Credit risk is the risk of increase in probability of default. Credit risk can either be in the form of a default where an issuer defaults on payment of interest and principal or in the form of rise in credit spreads.
The credit risk in corporate bonds is measured by credit spreads.
Calculating Credit Spreads
The following AAA rated corporate bonds were traded in May 2016.
REC (Rural Electrification Corporation) bond maturing in the year 2026 at yield of 8.16%
HDFC bond maturing in the year 2026 at yield of 8.38%.
Corporate bonds in India are traded on an annual yield basis.
The yields at which the corporate bonds are trading are higher than the yield on the corresponding maturity government bonds and this difference is the credit spread. To calculate the credit spreads of the bonds traded we will look at the yields at which benchmark government bonds are trading.
The Benchmark Ten Year Government Bond traded at an yield of 7.42%% in May 2016.
Government bonds are traded on a semiannual basis and we have to annualize the yields to calculate the credit spreads. The formula for annualizing yields is as follows
((1+YTM/2) ^ (2))-1 where YTM is the yield to maturity of the government bond.
(1+.074272/2)^2-1=.0758 or 7.58%
Annualizing the yield of 7.42% on the 7.59% 2026 Government Bond using the formula given above we get an annualized yield of 7.58%.
The Credit Spreads of REC and HDFC bonds are calculated as follows
REC- 8.16% – 7.58% = 0.58% or 58 bps
HDFC- 8.38% – 7.58% = 0.80% or 80 bps
Low credit risk and high credit risk
Example 1: Suppose 10 year G-sec annualized yield is at 8.00% and AAA 10 year corporate bond is trading at 8.70% then corporate bond credit spared is at 70 bps.
Example 2: Suppose 10 year G-sec annualized yield is at 8.00% and BB 10 year corporate bond is trading at 10.70% then corporate bond credit spared is at 270 bps.
In example 1 AAA rated bond is said to have low credit risk whereas BB rated bond has high credit risk.
Credit Spread Curve
Corporate bonds are assigned credit ratings by rating agencies. Credit ratings ranged from the highest safety that is AAA to default category that is D. In between the highest and the lowest ratings there are various ratings from AA to CCC with plus and minus sign attached to each rating to show the strength of the rating.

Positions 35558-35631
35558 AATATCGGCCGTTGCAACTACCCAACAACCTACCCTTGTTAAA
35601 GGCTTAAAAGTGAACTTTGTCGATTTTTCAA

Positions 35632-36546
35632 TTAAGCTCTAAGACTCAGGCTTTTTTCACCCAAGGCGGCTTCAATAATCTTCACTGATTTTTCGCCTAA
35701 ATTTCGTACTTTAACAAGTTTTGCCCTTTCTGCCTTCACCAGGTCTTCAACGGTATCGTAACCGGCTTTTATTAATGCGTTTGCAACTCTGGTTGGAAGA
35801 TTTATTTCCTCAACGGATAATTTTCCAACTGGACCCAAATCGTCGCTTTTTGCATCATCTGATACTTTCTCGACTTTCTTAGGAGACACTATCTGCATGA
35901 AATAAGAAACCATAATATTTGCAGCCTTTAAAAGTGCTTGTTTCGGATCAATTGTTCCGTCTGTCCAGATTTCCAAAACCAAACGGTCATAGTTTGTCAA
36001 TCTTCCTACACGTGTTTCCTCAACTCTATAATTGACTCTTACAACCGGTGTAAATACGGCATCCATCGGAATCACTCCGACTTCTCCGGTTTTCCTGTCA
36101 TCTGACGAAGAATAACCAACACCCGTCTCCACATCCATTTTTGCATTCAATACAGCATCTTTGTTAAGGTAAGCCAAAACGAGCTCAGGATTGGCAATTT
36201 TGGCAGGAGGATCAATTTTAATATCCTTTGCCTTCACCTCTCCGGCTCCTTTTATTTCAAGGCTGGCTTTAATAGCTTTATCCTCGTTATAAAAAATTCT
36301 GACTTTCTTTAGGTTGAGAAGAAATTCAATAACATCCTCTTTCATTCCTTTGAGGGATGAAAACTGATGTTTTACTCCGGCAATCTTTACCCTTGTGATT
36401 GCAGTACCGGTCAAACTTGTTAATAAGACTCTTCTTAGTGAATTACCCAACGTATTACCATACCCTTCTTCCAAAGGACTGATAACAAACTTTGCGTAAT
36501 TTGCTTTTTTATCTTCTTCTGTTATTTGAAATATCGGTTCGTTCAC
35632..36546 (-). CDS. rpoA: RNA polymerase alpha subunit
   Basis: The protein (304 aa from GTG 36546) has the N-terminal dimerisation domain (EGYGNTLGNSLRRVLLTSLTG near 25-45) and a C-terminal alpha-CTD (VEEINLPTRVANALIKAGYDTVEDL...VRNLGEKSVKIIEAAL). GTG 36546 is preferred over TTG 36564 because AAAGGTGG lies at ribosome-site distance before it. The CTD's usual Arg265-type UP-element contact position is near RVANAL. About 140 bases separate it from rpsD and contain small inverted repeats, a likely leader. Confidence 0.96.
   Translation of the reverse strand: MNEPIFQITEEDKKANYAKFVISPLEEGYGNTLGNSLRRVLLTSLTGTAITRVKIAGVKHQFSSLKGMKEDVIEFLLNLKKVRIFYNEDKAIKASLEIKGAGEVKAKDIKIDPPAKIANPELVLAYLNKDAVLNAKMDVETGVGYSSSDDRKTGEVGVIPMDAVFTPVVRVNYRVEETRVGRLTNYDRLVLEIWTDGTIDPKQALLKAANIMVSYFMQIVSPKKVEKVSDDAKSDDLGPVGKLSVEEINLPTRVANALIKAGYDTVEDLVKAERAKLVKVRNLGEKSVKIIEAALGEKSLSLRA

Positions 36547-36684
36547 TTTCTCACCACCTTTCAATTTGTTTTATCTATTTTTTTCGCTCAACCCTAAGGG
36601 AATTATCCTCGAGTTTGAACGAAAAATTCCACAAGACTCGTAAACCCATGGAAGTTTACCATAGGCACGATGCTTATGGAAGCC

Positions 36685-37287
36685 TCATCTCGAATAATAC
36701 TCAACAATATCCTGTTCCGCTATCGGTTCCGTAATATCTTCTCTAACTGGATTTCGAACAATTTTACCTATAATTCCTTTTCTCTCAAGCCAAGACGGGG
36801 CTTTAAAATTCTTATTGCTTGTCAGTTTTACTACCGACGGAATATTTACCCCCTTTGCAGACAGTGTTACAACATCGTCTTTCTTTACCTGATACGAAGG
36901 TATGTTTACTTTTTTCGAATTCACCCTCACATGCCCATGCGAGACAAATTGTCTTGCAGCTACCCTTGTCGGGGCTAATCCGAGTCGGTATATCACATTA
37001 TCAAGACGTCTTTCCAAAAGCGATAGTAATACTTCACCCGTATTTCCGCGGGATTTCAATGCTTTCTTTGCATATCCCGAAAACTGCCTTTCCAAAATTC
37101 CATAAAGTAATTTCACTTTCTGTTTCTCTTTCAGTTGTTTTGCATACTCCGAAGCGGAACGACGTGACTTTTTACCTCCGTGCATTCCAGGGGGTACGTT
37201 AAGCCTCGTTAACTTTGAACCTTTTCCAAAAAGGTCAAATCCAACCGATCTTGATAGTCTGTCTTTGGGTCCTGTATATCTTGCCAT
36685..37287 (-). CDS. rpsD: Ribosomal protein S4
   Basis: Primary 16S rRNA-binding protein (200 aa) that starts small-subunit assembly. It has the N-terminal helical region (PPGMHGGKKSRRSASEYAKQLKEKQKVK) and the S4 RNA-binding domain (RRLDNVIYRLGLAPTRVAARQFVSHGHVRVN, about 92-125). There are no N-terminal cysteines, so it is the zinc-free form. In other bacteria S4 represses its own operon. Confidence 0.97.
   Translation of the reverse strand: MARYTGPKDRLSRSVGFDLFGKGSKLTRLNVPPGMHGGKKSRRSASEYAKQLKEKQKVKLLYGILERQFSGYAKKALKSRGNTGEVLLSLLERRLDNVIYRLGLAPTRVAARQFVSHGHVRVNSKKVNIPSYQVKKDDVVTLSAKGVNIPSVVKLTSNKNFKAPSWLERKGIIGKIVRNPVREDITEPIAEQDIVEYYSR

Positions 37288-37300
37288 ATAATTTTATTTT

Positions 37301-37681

In the normal course of markets, corporate bonds with the highest ratings trade at lower yields and therefore at lower credit spreads than corporate bonds with lower ratings. However there are times when market perception of credit is either better or worse than the rating assigned to the credit. In such cases credit spreads will be skewed as a higher rated bond could trade at higher spreads than a lower rated bond and vice versa.
In India corporate bonds are traded as per their ratings. In May 2016, the following bonds were traded.
PFC (AAA) five year maturity bond at yield of 8.05%
Sterlite AA+ five year maturity bond at yield of 9.65%.
The difference between five year maturity PFC AAA bond and Sterlite AA+ bond is 147 bps (9.65%-8.05%).
Hence the spread between five year maturity AAA and AA+ benchmark bonds are at 160 bps. Similarly, spreads will tend to widen along the rating curve with lower rated bonds trading at higher spreads than higher rated bond.
Why Is The Credit Spread Curve Important?
The credit spread curve is important to issuers and investors alike. The spread between an AAA rated issuer and an AA rated issuer if high, suggests that risk perception of lower rated issuers is high in the market. High borrowing costs for lower rated issuers will make them put off investments while investors will worry about further downgrades due to rising finance costs.
On the other hand when risk perception is improving investors will prefer to invest in lower rated bonds at higher credit spreads on the expectation that the spread will come down on the back of improved financial strength and on expectation of rating upgrades.
The fact that investors can make higher returns from credit spreads coming down suggest that interest rates will be stable in the economy. However that is usually not the case and interest rate movements can negate gains from credit spread movements unless the interest rate risk is hedged or unless the investor buys into pure credit spreads.
In the example of PFC five year bond and Sterlite five year bond where spread is 160 bps, if the spread narrows by yield of Sterlite bond coming down by 50 bps to 9.35%, while PFC bond yield stays at 8.05%, the holder of Sterlite bond will gain by narrowing of spreads. On the other hand if Sterlite bond yield rises to 9.80% and PFC bond yield stays at 8.05%, the spreads widen to 175 bps and the holder of Sterlite bond will see lower returns due to spread widening.